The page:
Ruwan Bagaja Hausa pronunciation: [Ruwan Bagaja] literally meaning "Water of Cure" is a debut novel written in Hausa language by Dr Abubakar Imam at the age of 22 years, He presented the book during a literature bureau competition organised by Rupert East in the year 1933 in Zaria. Abubakar Imam won second prize for his presented book,[1] thus marking his territory as an author to contend with. With the acclaim from Ruwan Bagaja, he went on to publish nearly 20 other Hausa books including the celebrated three-volume collection of stories Magana Jari Ce.

Ruwan Bajaga
First edition
AuthorAbubakar Imam
PublisherNorthern Nigerian Publishing Company Limited
Publication date
Publication placeNigeria

History edit

Abubakar Imam was a primary school teacher in Katsina Middle School. At the age of twenty two years, he went to Zaria from his state of origin Niger State to participate in a contest which was organized by Rupert East. He settled in Zaria for six months where he wrote the novel Ruwan Bajaga as his debut novel to present in the contest in the year 1933.[2]

Publication edit

The book was first published in 1934 by the Literature Bureau in Zaria and later by the Northern Nigerian Publishing Company Limited. A school-reader translation into English was published in 1971 and eventually translated by Augustine Genesis K and co.[3][4] It has also been translated into Russian as Zhivai︠a︡ voda :povestʹ.[5]

Plot edit

In the beginning of the novel Ruwan Bagaja, it starts with a quest story of a young man who set out on an adventure to find Ruwan Bagaja (Water of Cure). He travels through many places, kingdoms, deserts and saw many wonders of Earth. At some point, he was told that no human had ever been able to reach it for centuries and due to this dry spell without actual contact with it, the reality of Ruwan Bagaja slowly faded away into a myth, becoming a fairy tale as if it never existed. The protagonist however insisted that if the water of cure did indeed exist, then he sees no reason to give up searching for it. He left everything behind in search of Ruwan Bajaga.[6]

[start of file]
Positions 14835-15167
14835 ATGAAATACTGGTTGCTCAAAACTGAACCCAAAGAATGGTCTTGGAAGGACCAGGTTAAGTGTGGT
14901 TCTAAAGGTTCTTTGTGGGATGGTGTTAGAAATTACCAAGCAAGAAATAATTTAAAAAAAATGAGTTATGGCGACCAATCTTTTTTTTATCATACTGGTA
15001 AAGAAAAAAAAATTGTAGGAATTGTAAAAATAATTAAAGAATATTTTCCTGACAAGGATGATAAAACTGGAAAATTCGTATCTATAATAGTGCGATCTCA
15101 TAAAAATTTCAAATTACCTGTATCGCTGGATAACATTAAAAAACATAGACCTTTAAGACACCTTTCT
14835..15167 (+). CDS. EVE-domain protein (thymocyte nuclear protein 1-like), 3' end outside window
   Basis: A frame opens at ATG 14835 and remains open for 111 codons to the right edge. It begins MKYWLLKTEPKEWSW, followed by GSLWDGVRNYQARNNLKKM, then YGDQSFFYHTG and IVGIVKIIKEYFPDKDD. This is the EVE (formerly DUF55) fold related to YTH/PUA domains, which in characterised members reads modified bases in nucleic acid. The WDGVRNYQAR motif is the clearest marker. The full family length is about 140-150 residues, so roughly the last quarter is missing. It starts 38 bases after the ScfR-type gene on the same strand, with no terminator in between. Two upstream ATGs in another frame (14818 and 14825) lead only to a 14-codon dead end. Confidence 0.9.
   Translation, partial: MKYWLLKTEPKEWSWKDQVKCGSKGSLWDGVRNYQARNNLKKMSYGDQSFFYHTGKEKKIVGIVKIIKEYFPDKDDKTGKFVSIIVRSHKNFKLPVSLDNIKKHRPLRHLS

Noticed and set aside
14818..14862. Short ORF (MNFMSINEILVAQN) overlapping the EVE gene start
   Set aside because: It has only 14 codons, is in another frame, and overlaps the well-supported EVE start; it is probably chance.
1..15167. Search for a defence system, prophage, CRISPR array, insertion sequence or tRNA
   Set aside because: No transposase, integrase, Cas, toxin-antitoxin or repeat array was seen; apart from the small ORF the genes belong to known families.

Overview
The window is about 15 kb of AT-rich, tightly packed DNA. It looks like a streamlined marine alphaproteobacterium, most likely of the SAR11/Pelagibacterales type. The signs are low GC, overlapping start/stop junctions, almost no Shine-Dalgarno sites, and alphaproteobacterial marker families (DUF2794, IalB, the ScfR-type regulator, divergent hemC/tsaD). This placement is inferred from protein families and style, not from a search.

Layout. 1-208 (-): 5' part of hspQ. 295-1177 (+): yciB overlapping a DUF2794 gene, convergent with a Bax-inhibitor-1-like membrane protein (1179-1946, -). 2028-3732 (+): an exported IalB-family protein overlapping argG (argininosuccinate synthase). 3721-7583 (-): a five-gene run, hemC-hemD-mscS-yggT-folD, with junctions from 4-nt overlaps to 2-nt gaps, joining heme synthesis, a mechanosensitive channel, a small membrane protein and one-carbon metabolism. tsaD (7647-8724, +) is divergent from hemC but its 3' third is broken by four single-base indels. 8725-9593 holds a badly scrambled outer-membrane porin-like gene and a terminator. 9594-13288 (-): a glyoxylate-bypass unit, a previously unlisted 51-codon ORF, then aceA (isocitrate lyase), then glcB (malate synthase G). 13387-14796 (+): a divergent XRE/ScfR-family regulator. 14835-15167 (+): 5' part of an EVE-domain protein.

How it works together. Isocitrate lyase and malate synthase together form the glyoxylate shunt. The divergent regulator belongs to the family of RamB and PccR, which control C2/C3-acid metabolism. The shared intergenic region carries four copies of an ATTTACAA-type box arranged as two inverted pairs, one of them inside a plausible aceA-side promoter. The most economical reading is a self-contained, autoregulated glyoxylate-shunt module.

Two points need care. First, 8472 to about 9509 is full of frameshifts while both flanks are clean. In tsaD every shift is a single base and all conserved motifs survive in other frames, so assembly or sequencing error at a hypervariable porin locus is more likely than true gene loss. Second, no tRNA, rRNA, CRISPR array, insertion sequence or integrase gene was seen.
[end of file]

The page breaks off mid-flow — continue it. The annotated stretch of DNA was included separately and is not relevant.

Legacy edit

Since 1934, Ruwan Bajaga had been held in high regards among Hausa books for its authentic lexical structure of the Hausa language. It remains part of the teaching curriculum in many educational institutions across Nigeria and West Africa.[2] The book has been narrated in audio format for listening.[7]

See also edit

Bibliography edit

  • Furniss, Graham (1996). Poetry, Prose and Popular Culture in Hausa. Edinburgh: Edinburgh University Press. ISBN 978-1-4744-6829-9. OCLC 1147287556.

References edit

  1. ^ "Alhadji Abubakar Imam". Retrieved 2022-03-19.
  2. ^ a b "Ruwan Bagaja by Abubakar Imam". Retrieved 2021-08-12.
  3. ^ Furniss, Graham (2019-07-30). Poetry, Prose and Popular Culture in Hausa. Edinburgh University Press. ISBN 978-1-4744-6829-9.
  4. ^ Formats and Editions of Ruwan bagaja : [waters of Bagaja ; Hausa novel] []. OCLC 634836537. Retrieved 2021-08-12 – via
  5. ^ Imam, Alhaji Abubakar; Institut vostokovedenii︠a︡ (Akademii︠a︡ nauk SSSR) (1971). Zhivai︠a︡ voda: povestʹ (in Russian). Moskva. OCLC 22835100. {{cite book}}: |work= ignored (help)CS1 maint: location missing publisher (link)
  6. ^ "The Water of Cure". Retrieved 2021-08-12.
  7. ^ "Littafin Ruwan Bagaja Mp3 App Ranking and Store Data". App Annie. Retrieved 2021-08-12.